• While most of the system is Eclipse- and Ant-based, a few small scripts are still shell script based, and thus will only run on a Linux box. The most prominent example of this is the script that runs the tests because it's intended to be platform-specific so that a build could run tests on multiple platforms.

As such, if you run on a Mac or Windows box (with or without Cygwin), your mileage will vary. Builds have been tested and run on Linux using the following Eclipse platform versions: ppc, x86, and x86_64.

If you have test hardware or are willing to contribute translations of shell scripts (to Ant, to Java, or to .cmd/.bat), please don't hesitate to drop us a line.

Build Types


Releases are builds that have been declared major releases by the development team - for example "R1.0". Releases are the right builds for people who want to be on a stable, tested release, and don't need the latest greatest features and improvements. Non-release builds are named according to the date of the build - for example 200904061234 is the build from 6 April 2009 @ 12:34pm; release builds are named for the release (eg., using `-buildAlias 2.0.0`).


Stable builds are integration builds that have been found to be stable enough for most people to use. They are promoted from integration build to stable build by the development team after they have been used for a few days and deemed reasonably stable. The latest stable build is the right build for people who want to stay up to date with what is going on in the latest development stream and don't mind putting up with a few problems in order to get the latest greatest features and bug fixes. The latest stable build is the one the development team likes people to be using, because of the valuable and timely feedback. Stable builds include Milestones and Release Candidates, and are identified using `-buildAlias 2.0.0M7` or `-buildAlias 0.7.0RC2`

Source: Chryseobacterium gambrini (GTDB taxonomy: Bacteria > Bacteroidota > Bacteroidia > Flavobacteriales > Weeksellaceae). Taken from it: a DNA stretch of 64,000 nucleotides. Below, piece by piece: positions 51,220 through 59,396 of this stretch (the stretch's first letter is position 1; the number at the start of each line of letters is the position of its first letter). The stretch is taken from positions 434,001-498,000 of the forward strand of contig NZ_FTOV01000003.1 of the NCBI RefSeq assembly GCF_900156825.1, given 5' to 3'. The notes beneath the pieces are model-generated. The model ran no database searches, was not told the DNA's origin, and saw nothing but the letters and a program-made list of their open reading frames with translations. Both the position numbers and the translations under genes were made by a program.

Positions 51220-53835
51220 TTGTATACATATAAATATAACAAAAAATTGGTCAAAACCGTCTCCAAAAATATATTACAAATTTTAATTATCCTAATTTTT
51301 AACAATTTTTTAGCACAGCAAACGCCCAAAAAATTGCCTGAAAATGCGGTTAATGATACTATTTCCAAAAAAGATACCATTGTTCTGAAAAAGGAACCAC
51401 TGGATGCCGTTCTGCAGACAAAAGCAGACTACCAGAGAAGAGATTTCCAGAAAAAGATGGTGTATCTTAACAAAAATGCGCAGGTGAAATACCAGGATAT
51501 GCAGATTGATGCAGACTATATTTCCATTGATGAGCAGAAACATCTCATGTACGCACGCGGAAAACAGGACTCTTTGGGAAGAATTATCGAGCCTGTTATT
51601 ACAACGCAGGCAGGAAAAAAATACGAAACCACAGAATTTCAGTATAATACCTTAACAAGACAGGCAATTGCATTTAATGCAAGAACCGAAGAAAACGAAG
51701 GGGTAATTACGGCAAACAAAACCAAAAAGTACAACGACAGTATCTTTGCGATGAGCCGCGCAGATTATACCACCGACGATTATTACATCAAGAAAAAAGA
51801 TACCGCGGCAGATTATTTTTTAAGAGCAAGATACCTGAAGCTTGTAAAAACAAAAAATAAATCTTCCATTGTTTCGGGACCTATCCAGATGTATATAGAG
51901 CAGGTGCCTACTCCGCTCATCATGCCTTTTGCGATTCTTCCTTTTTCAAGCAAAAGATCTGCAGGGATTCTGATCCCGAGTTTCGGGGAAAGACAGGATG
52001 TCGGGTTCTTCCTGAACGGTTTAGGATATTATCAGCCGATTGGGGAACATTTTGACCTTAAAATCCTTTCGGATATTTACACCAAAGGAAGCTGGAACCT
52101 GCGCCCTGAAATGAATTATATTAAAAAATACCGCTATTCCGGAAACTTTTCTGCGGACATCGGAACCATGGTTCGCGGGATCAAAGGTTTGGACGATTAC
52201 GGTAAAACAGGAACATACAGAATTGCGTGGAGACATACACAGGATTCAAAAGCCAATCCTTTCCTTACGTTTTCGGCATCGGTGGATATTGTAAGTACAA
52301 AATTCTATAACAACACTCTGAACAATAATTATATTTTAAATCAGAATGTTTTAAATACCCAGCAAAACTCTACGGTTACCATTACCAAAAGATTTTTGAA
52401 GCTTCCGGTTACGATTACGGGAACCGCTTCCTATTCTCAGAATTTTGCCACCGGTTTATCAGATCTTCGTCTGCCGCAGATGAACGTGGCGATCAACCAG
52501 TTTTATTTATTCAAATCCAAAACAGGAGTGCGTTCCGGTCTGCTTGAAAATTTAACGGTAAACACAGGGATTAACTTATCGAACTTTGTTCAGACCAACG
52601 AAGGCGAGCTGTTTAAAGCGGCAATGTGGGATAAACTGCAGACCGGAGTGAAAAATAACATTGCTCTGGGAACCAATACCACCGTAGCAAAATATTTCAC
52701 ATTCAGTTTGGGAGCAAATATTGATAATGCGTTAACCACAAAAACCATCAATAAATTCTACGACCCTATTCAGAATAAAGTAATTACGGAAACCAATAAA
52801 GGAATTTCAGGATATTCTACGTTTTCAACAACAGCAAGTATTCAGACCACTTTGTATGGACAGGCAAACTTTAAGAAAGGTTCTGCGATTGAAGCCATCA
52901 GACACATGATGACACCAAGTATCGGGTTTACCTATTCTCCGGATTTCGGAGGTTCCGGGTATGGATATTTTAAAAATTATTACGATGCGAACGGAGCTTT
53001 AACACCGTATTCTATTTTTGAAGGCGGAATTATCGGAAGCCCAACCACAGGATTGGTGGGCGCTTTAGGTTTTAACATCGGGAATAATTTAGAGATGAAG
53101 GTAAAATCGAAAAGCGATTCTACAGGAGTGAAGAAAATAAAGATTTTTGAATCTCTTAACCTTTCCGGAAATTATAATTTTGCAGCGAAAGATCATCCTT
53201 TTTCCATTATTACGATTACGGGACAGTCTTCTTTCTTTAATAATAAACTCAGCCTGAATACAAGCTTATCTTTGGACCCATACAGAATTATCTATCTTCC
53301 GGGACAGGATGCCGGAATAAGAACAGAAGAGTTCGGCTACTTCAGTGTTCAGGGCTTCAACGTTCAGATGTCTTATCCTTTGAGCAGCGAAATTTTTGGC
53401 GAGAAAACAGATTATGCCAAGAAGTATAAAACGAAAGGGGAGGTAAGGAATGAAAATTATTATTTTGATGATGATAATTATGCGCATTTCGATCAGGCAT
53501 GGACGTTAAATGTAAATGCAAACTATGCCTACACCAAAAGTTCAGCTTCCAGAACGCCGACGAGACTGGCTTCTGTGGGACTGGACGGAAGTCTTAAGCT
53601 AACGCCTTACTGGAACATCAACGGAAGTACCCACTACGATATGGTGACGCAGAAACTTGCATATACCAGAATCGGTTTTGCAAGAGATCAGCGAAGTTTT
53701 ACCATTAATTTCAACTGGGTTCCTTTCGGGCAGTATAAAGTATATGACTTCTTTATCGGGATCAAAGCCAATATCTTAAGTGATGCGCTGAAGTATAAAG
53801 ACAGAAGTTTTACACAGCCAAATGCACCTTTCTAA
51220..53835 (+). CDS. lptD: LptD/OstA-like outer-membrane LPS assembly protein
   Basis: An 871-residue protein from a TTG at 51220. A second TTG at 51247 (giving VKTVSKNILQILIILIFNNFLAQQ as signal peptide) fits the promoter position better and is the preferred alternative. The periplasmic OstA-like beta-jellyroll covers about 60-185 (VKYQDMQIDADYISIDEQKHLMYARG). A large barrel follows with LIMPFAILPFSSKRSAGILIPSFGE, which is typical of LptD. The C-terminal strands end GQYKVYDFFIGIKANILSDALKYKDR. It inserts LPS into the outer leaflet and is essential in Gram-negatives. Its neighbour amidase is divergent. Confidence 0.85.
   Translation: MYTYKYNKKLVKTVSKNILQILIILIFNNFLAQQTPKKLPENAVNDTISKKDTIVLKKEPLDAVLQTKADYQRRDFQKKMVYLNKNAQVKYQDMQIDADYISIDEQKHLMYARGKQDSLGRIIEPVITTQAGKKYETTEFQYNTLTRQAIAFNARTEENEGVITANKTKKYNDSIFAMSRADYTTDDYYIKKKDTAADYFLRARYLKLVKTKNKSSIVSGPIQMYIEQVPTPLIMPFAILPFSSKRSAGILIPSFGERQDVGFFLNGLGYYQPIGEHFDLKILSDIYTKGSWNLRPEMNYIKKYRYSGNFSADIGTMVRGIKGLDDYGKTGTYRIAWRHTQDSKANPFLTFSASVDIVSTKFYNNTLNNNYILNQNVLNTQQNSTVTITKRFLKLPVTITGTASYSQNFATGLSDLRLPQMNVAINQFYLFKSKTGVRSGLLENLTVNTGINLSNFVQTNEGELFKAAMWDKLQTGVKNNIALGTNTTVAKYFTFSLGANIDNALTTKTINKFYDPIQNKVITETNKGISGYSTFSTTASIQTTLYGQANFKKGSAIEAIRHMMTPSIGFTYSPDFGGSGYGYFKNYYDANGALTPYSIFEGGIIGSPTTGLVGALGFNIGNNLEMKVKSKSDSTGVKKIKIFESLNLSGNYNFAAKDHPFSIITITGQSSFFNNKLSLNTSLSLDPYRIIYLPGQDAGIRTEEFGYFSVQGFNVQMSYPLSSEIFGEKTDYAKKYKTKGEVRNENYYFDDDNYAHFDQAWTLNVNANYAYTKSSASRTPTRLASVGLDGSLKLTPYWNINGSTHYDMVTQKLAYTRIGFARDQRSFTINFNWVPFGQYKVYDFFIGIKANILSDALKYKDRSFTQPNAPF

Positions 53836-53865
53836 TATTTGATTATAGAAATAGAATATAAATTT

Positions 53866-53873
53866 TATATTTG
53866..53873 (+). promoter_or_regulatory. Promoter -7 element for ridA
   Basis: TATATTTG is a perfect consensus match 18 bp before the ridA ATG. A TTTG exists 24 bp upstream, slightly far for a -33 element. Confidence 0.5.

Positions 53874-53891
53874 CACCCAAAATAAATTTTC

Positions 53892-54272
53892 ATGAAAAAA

Periodically, component teams version off their work in what they believe is a stable, consistent state, and they update the build configuration to indicate that the next integration build should take this version of the component. Integration builds are built from these stable component versions that have been specified by each component team as the best version available. Integration builds may be promoted to stable builds after a few days of testing. Integration builds are built whenever new stable component versions are released into the build. Healthy, agile teams should be producing an I build weekly or bi-weekly.